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People v. Flores

August 19, 2009

THE PEOPLE, PLAINTIFF AND RESPONDENT,
v.
CARLOS FLORES, DEFENDANT AND APPELLANT.



APPEAL from a judgment of the Superior Court of Los Angeles County. Paul A. Baciagalupo, Judge. Affirmed as modified. (Los Angeles County Super. Ct. No. TA032874).

The opinion of the court was delivered by: Rubin, Acting P. J.

CERTIFIED FOR PUBLICATION

Carlos Fernando Flores appeals from the judgment following his convictions in 2007 for crimes he committed in 1994. He contends his history of domestic violence was used against him at trial in violation of the constitutional prohibition against the ex post facto application of laws. We disagree. Appellant also contends, and respondent concedes, that the court erred in fashioning appellant‟s sentence. We agree and order modification of the erroneous provisions. As modified, the judgment is affirmed.

FACTS AND PROCEEDINGS

In the early 1990‟s, appellant Carlos Fernando Flores and Guadalupe Aguilar, whose families came from the same small Mexican town in Sinaloa, were romantically involved. They lived together as a couple for some period and had a child in October 1993. Following the birth of their child, their relationship ended and they took up separate residences.

In the summer of 1994, Aguilar began dating Oscar Molina. Although appellant and Aguilar no longer lived together, appellant claims they had remained a couple and had found an apartment in which they planned to resume sharing a home. One evening in November 1994, Aguilar was sitting with Molina in a car parked on a street near Aguilar‟s home when appellant drove up, parked in front of them, and got out of his car. Approaching Aguilar‟s side of the car, appellant yelled, "[Is] this the dog you are going out with?" Appellant ordered Aguilar out of the car, but she remained seated inside. To force her compliance, appellant drew a gun from his pocket and said, "Don‟t mess with Sinaloa," or "Don‟t fuck with Sinaloa." Molina saw appellant put his hand holding the gun through the car‟s open passenger window. The gun fired and a bullet pierced Molina‟s chin and lodged in his arm.

Dazed from his wound and having difficulty focusing, Molina heard appellant and Aguilar continue to argue. Molina then heard a second gunshot, and Aguilar‟s voice fell silent, fatally extinguished by a single gunshot. A moment later, Molina felt appellant standing next to Molina‟s side of the car. Feeling the gun against his head, Molina heard appellant say, "Die, you dog. Die." Molina heard the gun‟s firing mechanism click, but it did not fire; later that evening, police found several spent shells and live bullets on the ground and in the car. A police detective testified at trial that the live bullets were ejected when the gun malfunctioned as appellant attempted to fire it.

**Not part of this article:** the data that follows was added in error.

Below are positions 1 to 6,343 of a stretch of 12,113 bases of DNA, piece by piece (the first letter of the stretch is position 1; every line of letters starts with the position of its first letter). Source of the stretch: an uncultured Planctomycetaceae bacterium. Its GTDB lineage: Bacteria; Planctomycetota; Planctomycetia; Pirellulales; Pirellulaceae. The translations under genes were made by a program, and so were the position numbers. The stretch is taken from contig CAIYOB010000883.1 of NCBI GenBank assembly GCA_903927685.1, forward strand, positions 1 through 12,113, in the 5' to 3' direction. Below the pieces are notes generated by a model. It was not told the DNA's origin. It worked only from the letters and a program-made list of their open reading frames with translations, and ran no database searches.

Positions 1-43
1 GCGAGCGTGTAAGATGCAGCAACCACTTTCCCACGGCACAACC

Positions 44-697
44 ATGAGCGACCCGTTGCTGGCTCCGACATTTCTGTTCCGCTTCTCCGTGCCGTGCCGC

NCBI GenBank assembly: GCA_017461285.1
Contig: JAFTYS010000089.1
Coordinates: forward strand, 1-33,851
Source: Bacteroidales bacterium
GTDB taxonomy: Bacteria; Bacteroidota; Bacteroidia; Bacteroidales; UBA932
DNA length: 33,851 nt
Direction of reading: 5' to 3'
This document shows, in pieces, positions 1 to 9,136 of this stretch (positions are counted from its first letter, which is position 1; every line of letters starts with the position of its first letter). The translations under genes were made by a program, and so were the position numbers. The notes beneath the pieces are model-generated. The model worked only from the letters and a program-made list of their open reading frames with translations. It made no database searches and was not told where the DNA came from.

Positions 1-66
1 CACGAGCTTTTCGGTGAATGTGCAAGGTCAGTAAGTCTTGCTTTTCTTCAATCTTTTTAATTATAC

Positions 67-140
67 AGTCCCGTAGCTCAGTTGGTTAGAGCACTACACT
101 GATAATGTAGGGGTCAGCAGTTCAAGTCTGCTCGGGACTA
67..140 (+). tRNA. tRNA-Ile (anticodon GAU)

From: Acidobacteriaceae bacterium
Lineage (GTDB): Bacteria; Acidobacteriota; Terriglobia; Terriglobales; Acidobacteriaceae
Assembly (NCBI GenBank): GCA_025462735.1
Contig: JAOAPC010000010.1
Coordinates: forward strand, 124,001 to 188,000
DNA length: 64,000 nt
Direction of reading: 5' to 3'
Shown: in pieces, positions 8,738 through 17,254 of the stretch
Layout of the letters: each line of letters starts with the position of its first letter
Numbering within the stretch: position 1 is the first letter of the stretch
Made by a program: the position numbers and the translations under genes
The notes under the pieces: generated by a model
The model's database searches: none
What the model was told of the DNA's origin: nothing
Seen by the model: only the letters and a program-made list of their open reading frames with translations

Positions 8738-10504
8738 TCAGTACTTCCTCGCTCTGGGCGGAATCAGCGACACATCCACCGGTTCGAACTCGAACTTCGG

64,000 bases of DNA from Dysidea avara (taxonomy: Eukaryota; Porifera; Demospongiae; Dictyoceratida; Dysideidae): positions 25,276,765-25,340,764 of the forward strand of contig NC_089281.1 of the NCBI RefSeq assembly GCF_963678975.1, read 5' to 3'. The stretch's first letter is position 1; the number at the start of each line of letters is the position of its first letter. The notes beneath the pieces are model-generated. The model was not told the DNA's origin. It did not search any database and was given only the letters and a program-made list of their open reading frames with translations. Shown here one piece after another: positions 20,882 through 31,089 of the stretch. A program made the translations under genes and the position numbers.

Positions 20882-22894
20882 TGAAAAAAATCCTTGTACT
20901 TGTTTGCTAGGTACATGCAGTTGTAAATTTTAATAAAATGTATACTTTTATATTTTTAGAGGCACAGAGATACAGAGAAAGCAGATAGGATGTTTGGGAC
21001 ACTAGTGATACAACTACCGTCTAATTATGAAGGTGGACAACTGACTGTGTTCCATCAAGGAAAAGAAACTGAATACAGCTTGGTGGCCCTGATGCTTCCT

After the shootings, appellant fled to Mexico. Twelve years later, in 2006, he voluntarily returned to the United States, claiming he did so to apologize to Aguilar‟s family for her death. He was arrested and charged with Aguilar‟s murder and the attempted murder of Molina. He pleaded not guilty to both counts.

In May 2007, appellant stood trial. The jury convicted him of the willful, deliberate, and premeditated attempted murder of Molina. The jury could not reach a unanimous verdict on the degree of Aguilar‟s murder, however, with 10 jurors finding the murder was in the first degree and two finding it was second degree. The court declared a mistrial on the murder count and ordered it to be retried.

Appellant‟s retrial took place in October 2007. Appellant had not testified at his first trial. In his retrial, he took the stand and testified the shootings were accidental, caused by his and Aguilar‟s struggling for the gun when he pointed it at her to frighten her into complying with his demand that she get out of Molina‟s car. Rejecting appellant‟s story, the jury convicted appellant of first degree murder. The court sentenced appellant to state prison for 40 years to life with the possibility of parole. This appeal followed.

DISCUSSION

A. No Ex Post Facto Violation in Admitting Evidence of Prior Domestic Violence

1. Factual Context of Appellant's Argument

In December 1992 and August 1993 -- before appellant‟s murder of Aguilar --he suffered at least two misdemeanor convictions for spousal battery against Marlene J., a previous girlfriend with whom he had a child.*fn1 Prior misconduct historically has been inadmissible under California law to prove a defendant had a propensity to commit a charged offense. (See generally Evid. Code, § 1101, subd. (a).)*fn2 Two years after Aguilar‟s murder, however, the Legislature created an exception for domestic violence. Enacted in 1996, section 1109 states:

"[I]n a criminal action in which the defendant is accused of an offense involving domestic violence, evidence of the defendant‟s commission of other domestic violence is not made inadmissible by Section 1101 if the evidence is not inadmissible pursuant to Section 352." (§ 1109, subd. ...


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